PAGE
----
This is Che’s tail –he’s in his hide box. He sleeps in there and goes in when he doesn’t like what’s going on. That could be whenever I forget he hates red and I have on a red shirt when I come in, or when my husband is running the skid steer or tractor, and he sees it out that window.
Che doesn’t mind the truck. He knows the difference between the F350 and the UPS truck. He learned that the F350 meant Mark was home and time for a treat vs. UPS guy –no treat.
Here he is! Che is a Cuban iguana, Cyclura nubila. Same genus as the Jamaican iguana. Che’s dormer is in my office, since it has a door –it’s actually the upstairs bathroom.
We live in a barn with open space. The stone-tiled floor has radiant heat. Che’s breakfast includes collard, spinach-mustard, tatsoi, dandelion. We’re in the autumn diet, when frost has killed most of his favorite weeds.
This is Luna, Che’s girlfriend. They are like the Bickersons, which is why Che lives upstairs in my office, and Luna is downstairs, in her own room (with a heated stone floor).
That white patch on her cheek? Che bit her –they were having an argument. So now, they get to see each other during warm weather, when both go out on the downstairs deck to their separate sunning cages. Once there, they nod heads and make faces at each other.
I’m starting my blog with some great news: The Goat Islands in Jamaica are saved!
When the battle for Goat Islands was hot I saw this beautiful portrait of the Jamaican iguana and burst into tears. Oh, please don’t let it happen. I see myself in that lizard and if he and his kind die, part of me dies.
I couldn’t do anything to save him, couldn’t make people care about a lizard. I was helpless and the despair made me want to hide and not have to watch the tragedy. But the iguanas and Goat Islands are safe for now.
Here’s a photo of Emo and me. Emo is a rhinoceros iguana, in the same genus as the Jamaican iguana:
The bad news is, the Texas Parks and Wildlife Department failed to pass a ban on using gasoline to flush rattlesnakes out of their dens for the horrific rattlesnake roundups. Here’s the Center for Biodiversity’s film about why we shouldn’t gas rattlesnake dens.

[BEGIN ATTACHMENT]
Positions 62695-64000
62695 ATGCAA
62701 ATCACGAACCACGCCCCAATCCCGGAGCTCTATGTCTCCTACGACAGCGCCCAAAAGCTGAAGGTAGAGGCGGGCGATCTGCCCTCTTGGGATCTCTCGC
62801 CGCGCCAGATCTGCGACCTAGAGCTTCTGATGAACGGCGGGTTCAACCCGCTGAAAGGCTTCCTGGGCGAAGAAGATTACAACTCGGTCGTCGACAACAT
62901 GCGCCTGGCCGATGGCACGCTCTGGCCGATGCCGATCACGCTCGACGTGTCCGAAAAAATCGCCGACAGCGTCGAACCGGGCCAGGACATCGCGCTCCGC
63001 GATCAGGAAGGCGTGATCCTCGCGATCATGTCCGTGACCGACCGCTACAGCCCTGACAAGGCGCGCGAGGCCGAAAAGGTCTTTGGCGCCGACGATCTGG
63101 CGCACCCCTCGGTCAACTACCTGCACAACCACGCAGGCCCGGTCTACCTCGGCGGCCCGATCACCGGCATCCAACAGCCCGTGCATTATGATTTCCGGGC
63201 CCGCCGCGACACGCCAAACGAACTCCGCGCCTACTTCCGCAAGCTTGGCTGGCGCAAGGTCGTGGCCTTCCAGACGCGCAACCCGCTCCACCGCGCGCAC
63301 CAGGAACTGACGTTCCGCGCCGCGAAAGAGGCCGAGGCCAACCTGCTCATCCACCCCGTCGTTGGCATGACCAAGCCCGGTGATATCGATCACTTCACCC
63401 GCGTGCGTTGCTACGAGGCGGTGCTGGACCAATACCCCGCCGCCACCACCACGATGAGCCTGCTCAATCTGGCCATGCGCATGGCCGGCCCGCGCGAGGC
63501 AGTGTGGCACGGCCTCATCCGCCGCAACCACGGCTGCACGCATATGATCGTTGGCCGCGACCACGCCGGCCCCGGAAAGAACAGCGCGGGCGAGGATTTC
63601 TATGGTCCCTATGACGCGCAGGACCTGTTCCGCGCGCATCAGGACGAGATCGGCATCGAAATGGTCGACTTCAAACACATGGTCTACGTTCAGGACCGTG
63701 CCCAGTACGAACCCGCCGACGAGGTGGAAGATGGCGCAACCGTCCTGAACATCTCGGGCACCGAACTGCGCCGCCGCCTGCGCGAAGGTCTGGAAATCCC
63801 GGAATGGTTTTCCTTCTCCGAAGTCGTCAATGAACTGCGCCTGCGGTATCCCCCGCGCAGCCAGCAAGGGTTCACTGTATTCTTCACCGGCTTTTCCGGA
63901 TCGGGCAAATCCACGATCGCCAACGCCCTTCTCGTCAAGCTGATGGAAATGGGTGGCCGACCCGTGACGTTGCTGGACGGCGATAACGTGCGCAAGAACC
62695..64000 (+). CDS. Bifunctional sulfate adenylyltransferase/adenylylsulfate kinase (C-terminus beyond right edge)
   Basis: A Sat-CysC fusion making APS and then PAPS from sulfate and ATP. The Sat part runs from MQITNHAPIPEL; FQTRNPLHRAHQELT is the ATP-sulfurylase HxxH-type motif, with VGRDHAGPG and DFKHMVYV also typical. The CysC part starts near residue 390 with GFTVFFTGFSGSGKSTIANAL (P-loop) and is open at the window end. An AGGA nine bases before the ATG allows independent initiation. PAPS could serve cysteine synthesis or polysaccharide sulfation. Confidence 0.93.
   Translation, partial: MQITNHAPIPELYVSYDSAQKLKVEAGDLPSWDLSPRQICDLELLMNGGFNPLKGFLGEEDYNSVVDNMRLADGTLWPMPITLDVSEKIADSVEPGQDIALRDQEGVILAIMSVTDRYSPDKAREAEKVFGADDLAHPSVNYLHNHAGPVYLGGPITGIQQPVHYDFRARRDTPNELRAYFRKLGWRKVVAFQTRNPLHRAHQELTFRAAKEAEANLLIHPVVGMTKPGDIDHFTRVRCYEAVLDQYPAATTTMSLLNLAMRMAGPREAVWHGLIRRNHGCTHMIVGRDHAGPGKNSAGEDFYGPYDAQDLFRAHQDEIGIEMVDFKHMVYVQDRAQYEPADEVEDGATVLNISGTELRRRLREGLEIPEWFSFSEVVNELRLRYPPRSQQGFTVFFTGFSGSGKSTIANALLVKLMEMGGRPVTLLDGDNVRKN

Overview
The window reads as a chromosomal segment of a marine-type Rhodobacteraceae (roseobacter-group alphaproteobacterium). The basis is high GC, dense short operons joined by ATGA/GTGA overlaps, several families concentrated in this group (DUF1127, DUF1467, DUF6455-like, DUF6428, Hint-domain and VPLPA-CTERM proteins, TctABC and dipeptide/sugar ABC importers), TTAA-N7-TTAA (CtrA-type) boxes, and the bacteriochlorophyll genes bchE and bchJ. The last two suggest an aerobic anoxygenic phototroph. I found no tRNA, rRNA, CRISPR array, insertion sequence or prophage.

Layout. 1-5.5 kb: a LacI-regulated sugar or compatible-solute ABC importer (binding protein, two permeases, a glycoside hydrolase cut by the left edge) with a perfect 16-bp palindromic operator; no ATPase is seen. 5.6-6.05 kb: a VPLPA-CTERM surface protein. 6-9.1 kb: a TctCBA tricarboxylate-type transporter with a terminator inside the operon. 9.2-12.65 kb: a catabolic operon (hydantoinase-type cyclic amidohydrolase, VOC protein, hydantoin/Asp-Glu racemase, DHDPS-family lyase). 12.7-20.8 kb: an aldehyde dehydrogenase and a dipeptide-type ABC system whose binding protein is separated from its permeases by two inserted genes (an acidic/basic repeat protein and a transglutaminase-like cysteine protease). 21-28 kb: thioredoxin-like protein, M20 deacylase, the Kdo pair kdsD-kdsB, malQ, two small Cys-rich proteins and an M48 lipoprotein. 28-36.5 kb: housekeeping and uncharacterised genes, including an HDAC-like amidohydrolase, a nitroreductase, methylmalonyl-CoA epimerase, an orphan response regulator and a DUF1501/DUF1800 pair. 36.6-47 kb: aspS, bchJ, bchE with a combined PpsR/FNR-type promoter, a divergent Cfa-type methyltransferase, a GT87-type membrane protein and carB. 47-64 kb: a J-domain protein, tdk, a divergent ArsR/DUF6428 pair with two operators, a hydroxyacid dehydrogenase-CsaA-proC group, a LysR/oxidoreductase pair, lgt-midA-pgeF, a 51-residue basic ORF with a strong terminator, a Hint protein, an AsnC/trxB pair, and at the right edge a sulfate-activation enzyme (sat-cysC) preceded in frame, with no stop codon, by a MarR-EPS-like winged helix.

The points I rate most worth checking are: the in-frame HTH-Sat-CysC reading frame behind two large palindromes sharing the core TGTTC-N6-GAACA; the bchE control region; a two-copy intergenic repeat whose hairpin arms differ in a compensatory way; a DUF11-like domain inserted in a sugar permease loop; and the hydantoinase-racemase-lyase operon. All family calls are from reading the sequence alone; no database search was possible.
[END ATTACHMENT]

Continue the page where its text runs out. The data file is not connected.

I heard about rattlesnake roundups in the 80s, and I still carry images of what happens to the snakes. Here’s a bit from an essay I was working on:
“…The first time I met a rattlesnake in the wild he was in a coil by a path, his pattern blending in with the rocks and sand. I stood just a few feet away, holding onto my excitement.
“Being so close to a live rattlesnake heightened my senses –I wanted to know about him and didn’t want to miss a thing. I saw his breath, saw his body move slightly with intake of air. I watched for his tongue to flick out to see if he was awake and after a moment, it did, cautiously tasting the air.
“Of course he was awake, with a giant like me thundering up the path, he was keeping still, trying not to be seen. I saw his cat’s eye pupil move. He didn’t rattle and I didn’t want to make him by frightening him.
“I kept still too, taking in his angular head and keeled scales that would surely feel like the worn wooden handle of a garden tool, warm and dry in my hand. Time slowed and there was only the snake and me and I felt like I could really breathe and be just plain happy.
“After a while I started up the path, trying to understand why people feared and hated rattlesnakes. Certainly people got bitten, certainly the venom could cause pain and tissue damage, but death from rattlesnake bite was rare.
“If I’d tried to catch the rattlesnake, he’d have rattled, then struck if I didn’t back off. More likely, he’d have uncoiled and fled into the bush.
“I imagined the snake sunning himself on a porch step, and a child coming out of the house and trying to pick him up. The child would be bitten and rushed to the hospital, and the snake hacked to death. This is the story that becomes headline news…”